Mayim Bialik won't be returning to host Jeopardy! for the show's 40th season amidst the ongoing acting and writing strike.
The Big Bang Theory and Call Me Kat star previously walked away from hosting the final week of season 39 in solidarity with the show's writers, who have been striking with the Writers Guild of America (WGA) since May. The WGA and the Screen Actors Guild are currently on strike after negotiations over fair pay, residuals and the use of AI broke down.
Former contestant and consulting producer Ken Jennings will host the upcoming season solo, according to Deadline.
Jennings had been sharing hosting responsibilities with Bialik following the death of Jeopardy!'s legendary presenter Alex Trebek, who had welcomed contestants to the studio for 36 years.
Related: Big Bang Theory's Mayim Bialik reveals dream Call Me Kat ending after cancellation
Jeopardy!'s executive producer Michael Davies gave the announcement yesterday (September 11), after confusion arose as to whether Jennings would be flying solo for at least a portion of this season.
There isn't any word on whether Bialik will return, or when, but it seems likely she won't be coming back until the strike is resolved.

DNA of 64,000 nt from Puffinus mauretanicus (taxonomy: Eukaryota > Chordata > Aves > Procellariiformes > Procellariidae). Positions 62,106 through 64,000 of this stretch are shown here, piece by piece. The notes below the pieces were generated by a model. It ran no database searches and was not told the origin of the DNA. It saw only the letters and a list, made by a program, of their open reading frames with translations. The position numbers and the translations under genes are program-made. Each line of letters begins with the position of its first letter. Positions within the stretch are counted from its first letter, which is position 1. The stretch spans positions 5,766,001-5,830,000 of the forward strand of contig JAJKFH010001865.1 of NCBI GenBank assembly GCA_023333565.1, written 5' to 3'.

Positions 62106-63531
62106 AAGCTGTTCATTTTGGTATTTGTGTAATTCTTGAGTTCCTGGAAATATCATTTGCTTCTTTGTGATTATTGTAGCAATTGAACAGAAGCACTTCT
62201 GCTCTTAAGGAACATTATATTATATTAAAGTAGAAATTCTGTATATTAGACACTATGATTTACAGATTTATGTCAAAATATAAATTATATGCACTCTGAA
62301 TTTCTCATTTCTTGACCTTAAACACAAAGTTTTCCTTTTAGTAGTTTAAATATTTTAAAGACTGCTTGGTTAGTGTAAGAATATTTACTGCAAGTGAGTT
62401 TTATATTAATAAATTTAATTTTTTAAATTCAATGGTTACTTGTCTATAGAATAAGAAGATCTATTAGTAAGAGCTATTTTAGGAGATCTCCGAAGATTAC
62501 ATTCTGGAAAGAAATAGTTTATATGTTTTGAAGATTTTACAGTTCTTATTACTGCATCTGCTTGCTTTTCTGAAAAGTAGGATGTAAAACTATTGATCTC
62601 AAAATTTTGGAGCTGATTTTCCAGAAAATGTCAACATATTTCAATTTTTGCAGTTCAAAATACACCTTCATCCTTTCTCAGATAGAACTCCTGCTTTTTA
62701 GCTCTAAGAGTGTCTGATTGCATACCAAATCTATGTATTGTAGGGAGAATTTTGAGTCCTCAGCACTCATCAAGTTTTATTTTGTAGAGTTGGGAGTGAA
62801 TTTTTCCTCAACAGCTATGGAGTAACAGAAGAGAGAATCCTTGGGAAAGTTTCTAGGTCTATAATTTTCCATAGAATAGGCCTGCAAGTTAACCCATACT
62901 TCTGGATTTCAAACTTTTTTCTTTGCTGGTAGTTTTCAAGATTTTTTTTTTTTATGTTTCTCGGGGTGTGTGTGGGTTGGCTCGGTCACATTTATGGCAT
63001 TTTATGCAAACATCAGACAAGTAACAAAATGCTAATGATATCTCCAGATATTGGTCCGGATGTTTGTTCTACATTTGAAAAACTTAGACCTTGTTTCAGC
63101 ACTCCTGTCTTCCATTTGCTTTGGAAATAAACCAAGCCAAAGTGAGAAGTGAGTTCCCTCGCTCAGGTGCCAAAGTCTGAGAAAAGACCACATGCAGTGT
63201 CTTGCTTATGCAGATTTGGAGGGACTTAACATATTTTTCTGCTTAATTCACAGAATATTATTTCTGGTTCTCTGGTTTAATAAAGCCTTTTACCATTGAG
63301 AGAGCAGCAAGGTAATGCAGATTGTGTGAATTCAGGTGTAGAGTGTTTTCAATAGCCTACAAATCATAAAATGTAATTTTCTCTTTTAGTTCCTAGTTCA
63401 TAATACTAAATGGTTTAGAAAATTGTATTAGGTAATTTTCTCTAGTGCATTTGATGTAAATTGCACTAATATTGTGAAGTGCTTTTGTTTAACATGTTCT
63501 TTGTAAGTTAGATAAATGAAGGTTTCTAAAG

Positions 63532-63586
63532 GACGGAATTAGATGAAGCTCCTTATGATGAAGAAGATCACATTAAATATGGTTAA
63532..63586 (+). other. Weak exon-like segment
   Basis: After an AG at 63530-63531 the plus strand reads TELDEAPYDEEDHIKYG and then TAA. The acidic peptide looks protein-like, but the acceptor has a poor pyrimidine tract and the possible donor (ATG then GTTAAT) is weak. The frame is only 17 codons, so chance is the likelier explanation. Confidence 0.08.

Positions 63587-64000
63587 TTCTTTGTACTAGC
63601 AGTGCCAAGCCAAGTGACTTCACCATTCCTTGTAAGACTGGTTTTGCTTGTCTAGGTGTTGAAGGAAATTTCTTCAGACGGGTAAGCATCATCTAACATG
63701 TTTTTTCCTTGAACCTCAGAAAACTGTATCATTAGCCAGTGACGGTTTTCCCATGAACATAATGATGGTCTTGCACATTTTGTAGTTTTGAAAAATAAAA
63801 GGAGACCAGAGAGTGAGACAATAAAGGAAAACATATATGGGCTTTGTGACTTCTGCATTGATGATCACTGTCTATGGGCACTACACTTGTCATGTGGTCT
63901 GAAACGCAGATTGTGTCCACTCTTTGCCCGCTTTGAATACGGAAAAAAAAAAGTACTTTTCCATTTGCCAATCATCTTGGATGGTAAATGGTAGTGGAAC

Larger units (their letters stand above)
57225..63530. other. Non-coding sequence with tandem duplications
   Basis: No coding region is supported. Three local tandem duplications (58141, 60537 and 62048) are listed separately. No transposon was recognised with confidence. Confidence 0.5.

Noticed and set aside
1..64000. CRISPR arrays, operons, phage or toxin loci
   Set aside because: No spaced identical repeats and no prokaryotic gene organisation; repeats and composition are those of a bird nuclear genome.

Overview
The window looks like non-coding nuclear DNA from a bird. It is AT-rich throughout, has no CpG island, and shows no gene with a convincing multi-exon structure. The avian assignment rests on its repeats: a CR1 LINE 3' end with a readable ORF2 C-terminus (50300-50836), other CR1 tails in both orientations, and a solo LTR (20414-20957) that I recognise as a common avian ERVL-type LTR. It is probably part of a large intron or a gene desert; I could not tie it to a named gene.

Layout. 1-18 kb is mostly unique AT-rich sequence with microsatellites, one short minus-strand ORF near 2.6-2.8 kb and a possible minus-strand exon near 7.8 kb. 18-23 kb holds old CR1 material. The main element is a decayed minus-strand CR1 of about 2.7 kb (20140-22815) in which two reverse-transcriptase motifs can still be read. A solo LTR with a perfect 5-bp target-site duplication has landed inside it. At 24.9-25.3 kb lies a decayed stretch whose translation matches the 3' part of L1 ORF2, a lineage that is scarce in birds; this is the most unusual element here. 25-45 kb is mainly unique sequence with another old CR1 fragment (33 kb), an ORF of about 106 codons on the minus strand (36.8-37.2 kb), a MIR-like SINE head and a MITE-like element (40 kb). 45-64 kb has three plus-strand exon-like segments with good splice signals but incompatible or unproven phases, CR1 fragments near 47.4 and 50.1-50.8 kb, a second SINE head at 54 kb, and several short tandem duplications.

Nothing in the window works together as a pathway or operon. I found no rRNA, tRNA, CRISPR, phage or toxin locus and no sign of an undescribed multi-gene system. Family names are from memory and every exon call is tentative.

When Jeopardy! returns, it will feature previous contestants from season 37 in a 'second chance' competition.
Showrunner Michael Davies previously told TV Line that the new season will use a "combination of material that our WGA writers wrote before the strike, which is still in the database and material that is being redeployed from multiple, multiple seasons of the show".
In other strike news, Drew Barrymore has decided to go back to her eponymous chat show, facing backlash from others in the industry for not standing in solidarity with actors and writers.
The Never Been Kissed actress defended her move in a lengthy Instagram post, explaining that the show is "bigger than just me".
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"We are in compliance with not discussing or promoting film and television that is struck of any kind. We launched live in a global pandemic. Our show was built for sensitive times and has only functioned through what the real world is going through in real time," she said in her post.
"I want to be there to provide what writers do so well, which is a way to bring us together or help us make sense of the human experience."
The WGA released a statement on Twitter/X in response, clarifying that "any writing on The Drew Barrymore Show is in violation of WGA strike rules".
The post continued: "The@DrewBarrymoreTV Show is a WGA covered, struck show that is planning to return without its writers. The Guild has, and will continue to, picket struck shows that are in production during the strike. Any writing on The Drew Barrymore Show is in violation of WGA strike rules."